Examples of how this technology might be used:

  • Automobile manufacturers could version creative by model (sedan vs. SUV vs. minivan), sales offer (lease vs. financing vs. cash back), and more, all at a regional level. They could also close the spot with the name and address of the nearest local dealer; several auto companies are already using Visible World to do exactly this.
  • A retailer could vary featured products (and corresponding prices) by region, changing products frequently without having to redevelop and redeploy the spot from scratch.
  • A packaged goods company or fast-food chain could change the items featured based on current weather conditions: ice cream cones or smoothies when it’s hot, soup and chili when it’s cold.
  • A travel company could change the spot’s focus based on the type of program the spot airs on. This might be a business-travel focus during financial programming and a leisure-travel focus during more general programs. Or, the focus could change to spotlight destinations based on what’s featured in the programming: deals on travel to Seattle during “Grey’s Anatomy,” to Chicago during ” ER,” and to Miami during “CSI: Miami.”
  • Creating multiple spot versions may seem expensive. While it will impact a production budget, it needn’t mean an exponential increase. It requires rethinking the production process away from a big-budget single spot toward a digital, flexible, modular suite of spots.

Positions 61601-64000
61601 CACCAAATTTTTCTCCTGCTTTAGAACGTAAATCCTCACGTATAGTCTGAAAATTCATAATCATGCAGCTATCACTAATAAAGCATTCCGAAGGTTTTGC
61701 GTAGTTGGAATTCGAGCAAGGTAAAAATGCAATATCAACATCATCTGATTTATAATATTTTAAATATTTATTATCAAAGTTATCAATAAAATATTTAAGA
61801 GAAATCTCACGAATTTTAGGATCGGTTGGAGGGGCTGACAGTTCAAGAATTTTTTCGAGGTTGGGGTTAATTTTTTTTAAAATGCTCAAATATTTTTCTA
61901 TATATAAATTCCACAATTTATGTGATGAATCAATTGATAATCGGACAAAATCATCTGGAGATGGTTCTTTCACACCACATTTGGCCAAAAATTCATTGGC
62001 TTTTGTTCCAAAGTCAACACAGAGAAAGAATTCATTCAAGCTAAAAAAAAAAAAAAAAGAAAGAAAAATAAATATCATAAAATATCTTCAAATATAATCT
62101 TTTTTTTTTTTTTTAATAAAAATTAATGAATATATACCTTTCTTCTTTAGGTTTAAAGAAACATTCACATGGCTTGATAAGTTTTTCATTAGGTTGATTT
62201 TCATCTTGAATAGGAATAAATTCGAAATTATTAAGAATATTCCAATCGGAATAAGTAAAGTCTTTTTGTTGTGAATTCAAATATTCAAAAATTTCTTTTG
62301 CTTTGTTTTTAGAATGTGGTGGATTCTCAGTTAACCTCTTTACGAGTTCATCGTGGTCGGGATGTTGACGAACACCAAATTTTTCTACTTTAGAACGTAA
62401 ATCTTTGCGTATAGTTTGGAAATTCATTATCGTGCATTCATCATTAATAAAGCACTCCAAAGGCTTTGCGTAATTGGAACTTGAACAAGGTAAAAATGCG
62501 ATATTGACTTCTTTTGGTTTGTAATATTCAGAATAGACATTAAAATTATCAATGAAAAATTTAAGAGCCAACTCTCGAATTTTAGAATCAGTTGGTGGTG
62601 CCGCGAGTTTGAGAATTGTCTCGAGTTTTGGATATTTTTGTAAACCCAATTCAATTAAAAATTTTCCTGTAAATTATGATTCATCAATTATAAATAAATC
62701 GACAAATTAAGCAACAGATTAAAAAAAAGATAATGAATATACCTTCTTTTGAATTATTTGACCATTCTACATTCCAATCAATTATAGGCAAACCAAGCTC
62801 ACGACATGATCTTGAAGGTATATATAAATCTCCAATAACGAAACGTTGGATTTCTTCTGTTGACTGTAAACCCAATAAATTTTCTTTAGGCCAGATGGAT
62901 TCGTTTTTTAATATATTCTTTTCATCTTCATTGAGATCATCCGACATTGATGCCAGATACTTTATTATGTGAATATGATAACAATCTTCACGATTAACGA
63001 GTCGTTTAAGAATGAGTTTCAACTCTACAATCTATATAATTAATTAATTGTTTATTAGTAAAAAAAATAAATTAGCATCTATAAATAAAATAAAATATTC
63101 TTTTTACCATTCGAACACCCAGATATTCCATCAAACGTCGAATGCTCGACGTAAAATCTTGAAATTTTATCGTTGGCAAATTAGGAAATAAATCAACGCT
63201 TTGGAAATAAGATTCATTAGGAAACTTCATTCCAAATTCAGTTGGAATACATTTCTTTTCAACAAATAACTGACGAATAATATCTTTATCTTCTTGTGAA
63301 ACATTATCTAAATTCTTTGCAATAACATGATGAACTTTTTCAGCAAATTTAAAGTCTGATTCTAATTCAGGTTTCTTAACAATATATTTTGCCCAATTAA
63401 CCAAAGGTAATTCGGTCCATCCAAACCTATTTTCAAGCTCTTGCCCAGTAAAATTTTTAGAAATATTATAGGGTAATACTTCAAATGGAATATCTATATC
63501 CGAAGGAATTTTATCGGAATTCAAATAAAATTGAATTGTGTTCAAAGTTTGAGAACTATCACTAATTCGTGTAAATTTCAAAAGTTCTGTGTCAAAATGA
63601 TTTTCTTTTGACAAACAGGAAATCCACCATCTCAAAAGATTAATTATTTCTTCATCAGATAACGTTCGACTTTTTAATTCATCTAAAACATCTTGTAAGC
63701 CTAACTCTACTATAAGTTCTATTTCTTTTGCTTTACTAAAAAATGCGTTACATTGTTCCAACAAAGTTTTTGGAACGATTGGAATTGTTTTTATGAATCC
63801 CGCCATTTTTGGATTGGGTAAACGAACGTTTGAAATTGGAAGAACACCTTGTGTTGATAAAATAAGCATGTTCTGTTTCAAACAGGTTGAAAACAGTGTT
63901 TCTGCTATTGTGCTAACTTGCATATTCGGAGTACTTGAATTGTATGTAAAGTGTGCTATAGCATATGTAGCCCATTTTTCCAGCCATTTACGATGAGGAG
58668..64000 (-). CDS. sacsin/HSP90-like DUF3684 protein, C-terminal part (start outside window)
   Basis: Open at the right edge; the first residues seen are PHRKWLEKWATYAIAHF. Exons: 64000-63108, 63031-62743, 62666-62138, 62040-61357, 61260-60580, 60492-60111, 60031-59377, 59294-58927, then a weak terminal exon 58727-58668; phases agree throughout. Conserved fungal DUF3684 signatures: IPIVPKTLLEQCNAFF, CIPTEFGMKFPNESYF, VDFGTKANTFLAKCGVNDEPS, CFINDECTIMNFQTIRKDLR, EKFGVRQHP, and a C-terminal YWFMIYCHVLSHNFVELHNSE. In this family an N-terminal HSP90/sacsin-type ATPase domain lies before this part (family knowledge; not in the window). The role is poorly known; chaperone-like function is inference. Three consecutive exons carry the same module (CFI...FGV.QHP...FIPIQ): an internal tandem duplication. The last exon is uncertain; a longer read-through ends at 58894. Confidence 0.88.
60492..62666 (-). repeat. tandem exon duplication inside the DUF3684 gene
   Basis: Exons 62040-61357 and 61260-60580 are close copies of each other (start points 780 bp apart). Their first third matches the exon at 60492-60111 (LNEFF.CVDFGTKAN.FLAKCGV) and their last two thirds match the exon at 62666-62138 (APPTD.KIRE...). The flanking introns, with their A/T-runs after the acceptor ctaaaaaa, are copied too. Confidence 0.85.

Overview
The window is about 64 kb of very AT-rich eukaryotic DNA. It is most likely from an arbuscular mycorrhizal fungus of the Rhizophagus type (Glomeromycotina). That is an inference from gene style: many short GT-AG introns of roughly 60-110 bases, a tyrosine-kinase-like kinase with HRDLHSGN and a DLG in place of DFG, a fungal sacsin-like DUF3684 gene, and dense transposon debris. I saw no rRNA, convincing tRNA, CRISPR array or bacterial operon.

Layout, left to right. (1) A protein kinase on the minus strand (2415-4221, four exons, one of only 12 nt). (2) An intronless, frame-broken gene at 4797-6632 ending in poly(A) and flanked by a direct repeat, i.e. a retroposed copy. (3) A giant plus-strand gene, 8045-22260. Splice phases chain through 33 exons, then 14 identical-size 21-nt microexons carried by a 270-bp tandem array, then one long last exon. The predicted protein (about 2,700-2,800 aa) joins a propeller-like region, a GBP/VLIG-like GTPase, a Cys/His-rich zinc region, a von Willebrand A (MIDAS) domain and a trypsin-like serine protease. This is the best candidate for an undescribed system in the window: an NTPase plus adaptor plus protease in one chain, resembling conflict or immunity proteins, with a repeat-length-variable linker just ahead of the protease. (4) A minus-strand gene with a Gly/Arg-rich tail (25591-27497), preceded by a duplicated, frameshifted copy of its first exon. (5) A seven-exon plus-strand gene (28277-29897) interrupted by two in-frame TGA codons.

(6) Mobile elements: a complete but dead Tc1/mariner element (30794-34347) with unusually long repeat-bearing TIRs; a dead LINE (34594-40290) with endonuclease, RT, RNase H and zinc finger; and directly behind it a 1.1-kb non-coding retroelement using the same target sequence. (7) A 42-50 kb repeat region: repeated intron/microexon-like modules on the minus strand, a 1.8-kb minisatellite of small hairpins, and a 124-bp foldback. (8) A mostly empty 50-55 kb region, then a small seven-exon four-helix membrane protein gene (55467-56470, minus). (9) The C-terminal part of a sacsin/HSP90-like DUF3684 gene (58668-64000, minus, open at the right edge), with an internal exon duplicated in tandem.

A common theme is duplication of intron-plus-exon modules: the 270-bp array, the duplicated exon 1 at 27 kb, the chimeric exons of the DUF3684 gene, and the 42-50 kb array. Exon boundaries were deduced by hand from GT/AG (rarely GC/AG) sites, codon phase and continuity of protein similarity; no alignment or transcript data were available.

Even simple tweaks to elements such as text overlays and music or voiceover changes can have a powerful impact on overall relevance. Think about the :30 spot carved up into :05 or :10 chunks, for example. The first :05 may be the same across all versions. The next :05 could be one of several lifestyle shots depicting types of people using the product. The middle :10 may again be the same across all versions, showing product detail. Following that, :05 of an offer that varies based on cable zone (geotargeting), time of day, day of week, or other variables. The last :05 presents more localized info, showing viewers the closest retail locations based on their Zip Codes. This process creates a simple matrix of assets needed during your shoot, and for a small premium on top of your existing production budgets, you wind up with what might be 200 or more possible combinations, maximizing your chances to make a connection with your audience.

    To date, companies that have tested this approach generally report strong results. We know from our experience with online targeting and dynamic ad assembly that it can be an extremely powerful — and personal — campaign enhancement.

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    Overhead view of a row of four business people interviewing a young male applicant.